Diameter vs radius, part II

A set A in a metric space X has diameter \mathrm{diam}\, A=\sup_{a,b\in A} |a-b| and radius \mathrm{rad}\, A = \inf_{x\in X}\sup_{a\in A} |a-x|. It’s easier to find the radius by expressing it in a different form: the smallest (or infimal) value of r such that the \bigcap_{a\in A} \overline{B}(a,r)\ne\varnothing, where \overline{B}(a,r) is the closed ball of radius r with center a.

Suppose X is a normed linear space and f\colon A\to X is a map that does not increase distances (hence does not increase the diameter of any set). I already said that the radius may increase under f, but my example was incorrect. Here is a correct one: the set A consists of 3 points in red.

Radius increases under a nonexpanding map

The blue hexagon is the unit sphere in this space. The three points in red have distance 2 from one another. So do their images under f, but the radius increases from 1 to 2/\sqrt{3}. The set f(A) consists of three vertices of the regular hexagon (in green) circumscribed about the blue one.

I think this example is as bad as it gets in two dimensions: that is, we should have \mathrm{rad}\, f(A) \le \frac{2}{\sqrt{3}} \mathrm{rad}\, A in any 2-dimensional normed space. Informally, the worst case is when the unit ball is triangular, which it can’t be because of the symmetry requirement. The hexagon is the next worst thing.

In higher dimensions the constant cannot be smaller than \frac{2}{\sqrt{3}}, since the above construction can be implemented in a subspace. I don’t know whether the constant grows with dimension or not (either way it can’t exceed 2, as remarked before).

The geometry of situation: diameter vs radius

Mathematicians and engineers are disinclined to agree about anything in public: should the area of a circle be described using the neat formula \pi r^2 or in terms of the more easily measured diameter as \frac{1}{4} \pi d^2, for example?
J. Bryant and C. Sangwin, How Round is Your Circle?

I will argue on behalf of the diameter but from a mathematician’s perspective. The diameter of a nonempty set A\subset \mathbb R^2 is

\displaystyle \mathrm{diam}\, A = \sup_{a,b\in A} |a-b|

Whether \mathrm{diam}\, \varnothing should be 0 or -\infty I’ll leave for you to decide. The radius of A can be defined as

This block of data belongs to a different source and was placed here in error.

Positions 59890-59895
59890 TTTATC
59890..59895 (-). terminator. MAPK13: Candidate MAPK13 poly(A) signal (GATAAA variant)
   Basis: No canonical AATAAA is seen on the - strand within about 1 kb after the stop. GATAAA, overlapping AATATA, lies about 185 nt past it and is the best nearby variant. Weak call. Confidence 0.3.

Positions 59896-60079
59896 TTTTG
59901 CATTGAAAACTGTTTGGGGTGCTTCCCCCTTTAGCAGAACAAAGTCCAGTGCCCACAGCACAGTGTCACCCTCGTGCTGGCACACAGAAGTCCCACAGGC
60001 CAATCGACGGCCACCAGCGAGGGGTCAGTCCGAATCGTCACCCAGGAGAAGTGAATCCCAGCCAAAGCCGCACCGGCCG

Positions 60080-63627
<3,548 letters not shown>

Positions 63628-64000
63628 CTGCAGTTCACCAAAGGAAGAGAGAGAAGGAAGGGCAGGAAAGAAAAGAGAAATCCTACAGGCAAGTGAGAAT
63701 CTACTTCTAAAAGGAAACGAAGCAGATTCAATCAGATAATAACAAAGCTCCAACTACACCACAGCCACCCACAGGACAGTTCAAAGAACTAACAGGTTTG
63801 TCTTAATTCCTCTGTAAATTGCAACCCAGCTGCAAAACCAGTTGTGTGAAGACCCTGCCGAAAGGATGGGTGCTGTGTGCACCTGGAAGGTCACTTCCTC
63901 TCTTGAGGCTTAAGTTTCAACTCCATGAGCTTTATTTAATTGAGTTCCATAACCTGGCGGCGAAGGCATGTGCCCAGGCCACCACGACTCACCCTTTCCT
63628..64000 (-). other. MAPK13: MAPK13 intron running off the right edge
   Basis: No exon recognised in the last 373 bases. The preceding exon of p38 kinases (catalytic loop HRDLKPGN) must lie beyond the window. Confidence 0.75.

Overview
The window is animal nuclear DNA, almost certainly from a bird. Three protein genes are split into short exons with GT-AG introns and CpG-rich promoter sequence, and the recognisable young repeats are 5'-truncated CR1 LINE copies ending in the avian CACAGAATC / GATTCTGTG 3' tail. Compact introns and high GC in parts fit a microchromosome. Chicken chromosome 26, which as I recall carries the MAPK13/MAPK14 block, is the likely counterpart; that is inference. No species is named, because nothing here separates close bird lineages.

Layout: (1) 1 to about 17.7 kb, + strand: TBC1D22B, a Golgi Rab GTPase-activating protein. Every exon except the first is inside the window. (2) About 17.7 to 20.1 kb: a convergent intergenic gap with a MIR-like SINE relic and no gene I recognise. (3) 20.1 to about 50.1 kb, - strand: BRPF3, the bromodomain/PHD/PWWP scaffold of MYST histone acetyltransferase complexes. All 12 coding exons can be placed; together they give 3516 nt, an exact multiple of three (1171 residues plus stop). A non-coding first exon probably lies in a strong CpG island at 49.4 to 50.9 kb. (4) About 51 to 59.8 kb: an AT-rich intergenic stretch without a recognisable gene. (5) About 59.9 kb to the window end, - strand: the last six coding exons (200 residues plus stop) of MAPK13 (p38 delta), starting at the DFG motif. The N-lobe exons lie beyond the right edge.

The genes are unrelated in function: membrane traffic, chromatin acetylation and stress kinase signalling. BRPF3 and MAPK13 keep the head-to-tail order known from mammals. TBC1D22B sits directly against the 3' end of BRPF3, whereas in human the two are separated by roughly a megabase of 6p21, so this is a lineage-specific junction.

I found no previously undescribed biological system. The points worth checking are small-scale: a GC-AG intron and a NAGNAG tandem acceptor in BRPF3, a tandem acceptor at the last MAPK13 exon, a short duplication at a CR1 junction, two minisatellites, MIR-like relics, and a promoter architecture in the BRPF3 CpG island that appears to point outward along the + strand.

\displaystyle \mathrm{rad}\, A = \inf_{x\in \mathbb R^2}\sup_{a\in A}|x-a|

For a circle — whether this word means \mathbb S^1 or \mathbb D^2 — these definitions indeed agree with the diameter and radius. The example of \mathbb S^1 shows that in the definition of the radius we should not require x\in A.

The problem of determining the radius of a given set was posed in 1857 by J.J.Sylvester in Quarterly Journal of Pure and Applied Mathematics. Thanks to Google Books, I can reproduce his article in its entirety:

77 letters, 119 citations on Google Scholar

Suppose that f\colon A\to \mathbb R^2 is a map of A that is nonexpanding/short/metric/1-Lipschitz or whatyoucallit: | f(a)- f(b) | \le |a-b| for all a,b\in A. Clearly, the diameter does not increase: \mathrm{diam}\, f(A)\le \mathrm{diam}\,A. What happens to the radius is not nearly as obvious…

It turns out that the radius does not increase either. Indeed, by Kirszbraun’s theorem f can be extended to a 1-Lipschitz map of the entire plane, and the extended map tells us where the center of a bounding circle should go. Kirszbraun’s theorem is valid in \mathbb R^n for every n, as well as in a Hilbert space. Hence, nonexpanding maps do not increase the radius of any subset of a Hilbert space.

However, general normed vector spaces are different…

The example given below is wrong; the map is not 1-Lipschitz. I keep it for historical record.
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